DDF is very creative.  She can make something out of anything, so to speak.  She can sew, design, create and make it all look as if she did it when she had a few moments to spare in between answering the telephone and picking up the kiddies.  She is great to go to the shops with, as her eye for quality and potential is extraordinary.  And Eileen, who is such a fabulous photographer and I, love to browse and meander in shops and markets, feeling the cloth and dreaming of buying chandeliers (that is me, I want chandeliers).  Eileen carries her very state of the art photographic equipment with her and takes shots of people and items and scenes that catch her fancy.  I went to a large public garden in West Sussex with my old friend Michael and Eileen, once.  Michael and I wandered around the garden, Eileen  wanted to go off on her own.  Michael and I kept hearing rustles in the shrubbery and flower beds as we walked.  Fear not, we said to each other.  It is not lions and tigers and bears, it is probably Eileen settling in for a fabulous close up shot of a teeny weeny rare flower.  And so it probably was.  DDF, Eileen and I  make a wonderful trio, we all look very different and we all come from different parts of the UK - Eileen from Norther Ireland, DDF from Scotland and me from Petworth in the posh South of England.  We have different lives and different creative directions but we all speak the same language.  We share a history, a past, and know how we all think.  In short, we are good for each other and love spending time together.  We clear our minds for each other, talk things over about what to do next in our artistic lives and understand exactly how difficult things can be. 

Last evening, we sat around DDF's kitchen table, in the house she and her husband designed and had made in the grounds of the In Law's house, and chatted late and drank tea. I can't even remember what we said but today I know I am OK, DDF is OK and Eileen is OK.  We can all do our Artistic Stuff, we can all take the next step, we are all fine.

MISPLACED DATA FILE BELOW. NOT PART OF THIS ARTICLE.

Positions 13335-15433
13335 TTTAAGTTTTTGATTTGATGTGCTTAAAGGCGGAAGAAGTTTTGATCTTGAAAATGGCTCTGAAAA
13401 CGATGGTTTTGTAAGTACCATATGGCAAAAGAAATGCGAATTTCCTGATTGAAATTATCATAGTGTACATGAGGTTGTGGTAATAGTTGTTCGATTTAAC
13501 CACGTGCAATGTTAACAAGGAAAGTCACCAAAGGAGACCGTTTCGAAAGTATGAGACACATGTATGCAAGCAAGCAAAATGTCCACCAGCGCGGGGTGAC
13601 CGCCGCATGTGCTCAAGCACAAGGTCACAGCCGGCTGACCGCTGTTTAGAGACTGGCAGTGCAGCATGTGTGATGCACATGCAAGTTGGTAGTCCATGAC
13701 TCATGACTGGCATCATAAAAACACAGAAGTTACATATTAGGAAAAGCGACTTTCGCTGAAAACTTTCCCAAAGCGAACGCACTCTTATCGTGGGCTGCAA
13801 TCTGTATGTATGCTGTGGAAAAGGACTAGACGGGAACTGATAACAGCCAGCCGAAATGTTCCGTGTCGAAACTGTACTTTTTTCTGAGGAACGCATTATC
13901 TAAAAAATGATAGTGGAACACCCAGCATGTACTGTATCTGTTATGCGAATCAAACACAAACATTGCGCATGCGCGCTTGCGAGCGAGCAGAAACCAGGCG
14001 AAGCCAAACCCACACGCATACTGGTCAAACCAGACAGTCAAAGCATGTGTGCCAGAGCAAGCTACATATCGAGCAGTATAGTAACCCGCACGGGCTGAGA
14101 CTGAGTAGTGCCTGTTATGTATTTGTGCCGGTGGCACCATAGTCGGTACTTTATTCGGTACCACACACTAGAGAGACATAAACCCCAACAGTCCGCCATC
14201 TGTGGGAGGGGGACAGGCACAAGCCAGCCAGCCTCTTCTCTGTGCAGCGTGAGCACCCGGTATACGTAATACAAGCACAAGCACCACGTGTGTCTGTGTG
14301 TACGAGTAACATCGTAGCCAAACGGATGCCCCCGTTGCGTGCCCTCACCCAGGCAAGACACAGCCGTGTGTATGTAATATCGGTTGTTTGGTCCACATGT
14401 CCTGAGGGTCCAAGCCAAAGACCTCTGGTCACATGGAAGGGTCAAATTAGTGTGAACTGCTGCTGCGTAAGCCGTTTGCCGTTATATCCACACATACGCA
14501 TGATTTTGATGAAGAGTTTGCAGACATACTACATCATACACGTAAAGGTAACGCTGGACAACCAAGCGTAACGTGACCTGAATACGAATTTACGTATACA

Of course, soon as I get home I will be struck by how dirty my windows are and how shabby the paint work is.  I will wonder how on earth I can be nice to all three of my kids all of the time while trying to rock the world with my art.  I will long for Alan to come and whisk me away to Greece or France on a holiday but fret about spending the time away and I will have to buy a new hoover as my old one broke before I came here.  Goddam.

But Peace!  I have been to Dublin and all is right with the world!  I am safe in the arms of my friends and so I can do my thing. 

I am coming back with Furiously Independent Son next month too, to celebrate his birthday.  That blog will be utterly different.  It will be "Goodness me, how did this happen?  Goodness me, I didn't know my son did that.  Heavens - I used to pick that child up with one hand and now look at him!  No, he suits a beard.  Perhaps we should put the Guiness away..."

1 comment:

  1. I had a wonderful time, especially that evening of chatting and dreaming. When we were all at Aberdeen together I knew even then that I was very mucky, to know such people. Still knowing them so many years later is a great gift, even if we don't see each other as often as we'd like. Some lines by Yeats come to mind:
    "Think where man's glory most begins and ends,
    And say my glory was I had such friends."